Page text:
Archive

Here are some programmes, recordings and videos of our performances. In addition, a complete list of every piece we have performed since 1960 is on the repertoire page in a sortable table.

Many of the sound recordings in this archive were recorded by students on the Tonmeister course at the University of Surrey.

Ravens Wood School, Oakley Road, Bromley BR2 8HP
Hector Berlioz

Hector Berlioz

Programme Jan 2012Walton ‘Crown Imperial’ Speaker symbol

Elgar ‘Sospiri’ Speaker symbol

Arnold Clarinet Concerto No. 2 Speaker symbol
    Soloist Hale Hambleton

Berlioz ‘Symphonie Fantastique’ Speaker symbol

For 2012, the Queen’s Diamond Jubilee year, we open with Walton’s 1937 coronation march. The poignant ‘Sospiri’ (sighs) cools the mood, ready to be revived by Arnold’s jazzy concerto, originally written for Benny Goodman. In 1830 Berlioz took the musical world into new realms with his vivid picture of passionate but unrequited love that eventually turns into a wild nightmare.

Franz Liszt
Franz Liszt
Programme Nov 2011Elgar ‘Pomp & Circumstance March No. 4' Click to hear a sample from a commercial recording of this work

Barber ‘Adagio for Strings’  Click to hear a sample from a commercial recording of this work

Liszt Symphonic Poem ‘Tasso’  Click to hear a sample from a commercial recording of this work

Elgar ‘Violin Concerto'  Click to hear a sample from a commercial recording of this work
    Soloist
Sasha Rozhdestvensky

We celebrate Liszt’s 2011 bicentenary with one of his great tone poems. Barber’s well-loved Adagio was originally part of his second string quartet. But we begin and end with Elgar. This march is less familiar than the famous No 1, but no less memorable. The Violin Concerto, premiered in 1910, gained immediate popularity and has remained a firm favourite on concert programmes ever since.

Jean Sibelius
Jean Sibelius
Programme May 2011Schubert ‘Symphony No. 8’ (Unfinished) Click to hear a sample from a commercial recording of this work

Paul Creston ‘Marimba Concertino’  Click to hear a sample from a commercial recording of this work
    Soloist Alexander Main-Ian

Sibelius ‘Symphony No.2'  Click to hear a sample from a commercial recording of this work

This Schubert symphony has remained one of the most well loved in the concert repertoire in what seems a perfect unfinished state, though others have tried to complete it. Creston’s Concertino is distinctly tonal in the modern American idiom and possessed of a strong rhythmic sense. Sibelius’s Second is by far the most popular of his symphonies. Its style is characteristic Sibelius, with marvellous dark-hued sonorities, expansive brass chorales, passionate expressiveness, and at the end, with screwed up tension leading to a glorious triumphant conclusion.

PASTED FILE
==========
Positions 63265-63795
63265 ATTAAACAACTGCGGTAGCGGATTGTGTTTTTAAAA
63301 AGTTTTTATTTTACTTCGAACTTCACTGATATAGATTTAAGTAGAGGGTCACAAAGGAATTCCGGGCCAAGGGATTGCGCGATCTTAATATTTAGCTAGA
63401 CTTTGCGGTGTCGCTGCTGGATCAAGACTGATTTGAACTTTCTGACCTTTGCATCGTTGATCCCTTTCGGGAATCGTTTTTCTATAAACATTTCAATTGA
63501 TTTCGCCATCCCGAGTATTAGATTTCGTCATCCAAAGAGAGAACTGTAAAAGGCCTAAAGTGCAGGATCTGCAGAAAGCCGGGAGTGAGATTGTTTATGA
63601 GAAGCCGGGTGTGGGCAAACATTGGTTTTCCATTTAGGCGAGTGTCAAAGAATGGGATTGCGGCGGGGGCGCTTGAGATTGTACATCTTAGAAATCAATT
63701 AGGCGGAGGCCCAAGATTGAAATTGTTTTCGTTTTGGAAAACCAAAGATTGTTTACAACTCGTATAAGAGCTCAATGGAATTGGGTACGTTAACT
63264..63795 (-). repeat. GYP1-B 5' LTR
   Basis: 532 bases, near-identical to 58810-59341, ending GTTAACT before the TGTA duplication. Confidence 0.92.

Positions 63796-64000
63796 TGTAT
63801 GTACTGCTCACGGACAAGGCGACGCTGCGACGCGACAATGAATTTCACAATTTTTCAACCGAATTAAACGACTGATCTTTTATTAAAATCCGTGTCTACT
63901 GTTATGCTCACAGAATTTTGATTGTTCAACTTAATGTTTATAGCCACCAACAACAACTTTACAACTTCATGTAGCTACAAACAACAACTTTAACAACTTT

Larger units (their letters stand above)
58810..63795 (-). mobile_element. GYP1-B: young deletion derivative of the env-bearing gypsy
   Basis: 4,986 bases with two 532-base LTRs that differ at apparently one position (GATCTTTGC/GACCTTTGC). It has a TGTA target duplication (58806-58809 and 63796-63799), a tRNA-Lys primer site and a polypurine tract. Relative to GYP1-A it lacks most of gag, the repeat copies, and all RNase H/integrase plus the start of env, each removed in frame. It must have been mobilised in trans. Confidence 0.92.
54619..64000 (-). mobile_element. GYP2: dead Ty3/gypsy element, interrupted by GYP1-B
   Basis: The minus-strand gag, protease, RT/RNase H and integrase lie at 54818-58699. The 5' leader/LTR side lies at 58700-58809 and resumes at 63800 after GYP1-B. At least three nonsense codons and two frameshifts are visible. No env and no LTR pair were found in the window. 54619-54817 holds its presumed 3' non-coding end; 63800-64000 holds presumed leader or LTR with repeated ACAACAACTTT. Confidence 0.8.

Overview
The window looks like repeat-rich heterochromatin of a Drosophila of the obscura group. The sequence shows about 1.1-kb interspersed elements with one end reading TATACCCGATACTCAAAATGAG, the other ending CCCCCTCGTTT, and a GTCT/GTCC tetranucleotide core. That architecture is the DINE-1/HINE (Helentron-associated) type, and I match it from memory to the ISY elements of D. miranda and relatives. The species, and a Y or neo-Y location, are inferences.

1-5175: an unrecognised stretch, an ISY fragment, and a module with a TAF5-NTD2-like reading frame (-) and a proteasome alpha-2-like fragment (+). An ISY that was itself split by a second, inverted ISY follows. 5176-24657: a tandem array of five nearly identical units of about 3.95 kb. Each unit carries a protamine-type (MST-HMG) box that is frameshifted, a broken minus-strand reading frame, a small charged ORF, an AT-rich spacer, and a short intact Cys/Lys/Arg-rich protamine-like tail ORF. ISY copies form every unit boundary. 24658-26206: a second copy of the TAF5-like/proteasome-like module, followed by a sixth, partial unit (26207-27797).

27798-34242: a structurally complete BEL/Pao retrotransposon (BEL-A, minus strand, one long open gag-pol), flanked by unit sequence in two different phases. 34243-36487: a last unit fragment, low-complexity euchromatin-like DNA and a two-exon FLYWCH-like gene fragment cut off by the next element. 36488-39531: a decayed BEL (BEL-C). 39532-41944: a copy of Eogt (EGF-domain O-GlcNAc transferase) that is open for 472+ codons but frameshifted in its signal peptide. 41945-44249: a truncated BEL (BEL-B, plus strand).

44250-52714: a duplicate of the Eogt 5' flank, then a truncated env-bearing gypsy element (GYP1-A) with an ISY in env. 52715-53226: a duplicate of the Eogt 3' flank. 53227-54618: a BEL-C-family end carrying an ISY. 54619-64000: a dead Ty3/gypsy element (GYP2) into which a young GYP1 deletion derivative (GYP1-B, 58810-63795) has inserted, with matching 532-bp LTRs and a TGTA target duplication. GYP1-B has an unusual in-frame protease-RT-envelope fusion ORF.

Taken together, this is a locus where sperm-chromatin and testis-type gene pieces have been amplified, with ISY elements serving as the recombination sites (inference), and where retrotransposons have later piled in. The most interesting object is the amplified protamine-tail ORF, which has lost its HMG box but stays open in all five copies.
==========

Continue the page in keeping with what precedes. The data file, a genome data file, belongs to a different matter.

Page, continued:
Carl Nielsen
Carl Nielsen
Complete programme in PDF formatWalton ‘Spitfire Prelude and Fugue’  Click to hear a sample from a commercial recording of this work

Sibelius ‘Violin Concerto’  Click to hear a sample from a commercial recording of this work
    Soloist Anna-Liisa Bezrodny

Nielsen ‘Symphony No.5’   Click to hear a sample from a commercial recording of this work

The opening item comes from Walton’s music written for the 1942 film ‘The First of the Few’. Sibelius’s only concerto, in turn stormy and tense, quiet and lyrical, and with a dazzling dancing finale, demands forceful dramatic playing from the soloist. Nielsen’s Fifth, widely regarded as his greatest masterpiece, portrays conflict with disturbing but exhilarating power: the contrast between darkness and light, ominous militarism and peace, evil and good, which eventually leads to an affirmative conclusion.

Igor Stravinsky
Igor Stravinsky
Programme Jan 2011Rimsky-Korsakov ‘Capriccio Espagnol’  Click to hear a sample from a commercial recording of this work

Richard Strauss ‘Oboe Concerto’  Click to hear a sample from a commercial recording of this work
    Soloist Caroline Marwood

Stravinsky ‘Petrushka’  Click to hear a sample from a commercial recording of this work

Rimsky-Korsakov’s Capriccio Espagnol captures the warmth and exuberance of Spain in brilliant technicolour, a free rhapsody based on folksong tunes. The Strauss concerto uses only a small orchestra and provides a wonderful showcase for our principal oboist. Stravinsky’s charming ballet depicts the colourful atmosphere of the Shrovetide Fair and draws on Russian folk melodies to tell the story of a puppet unsuccessful in love.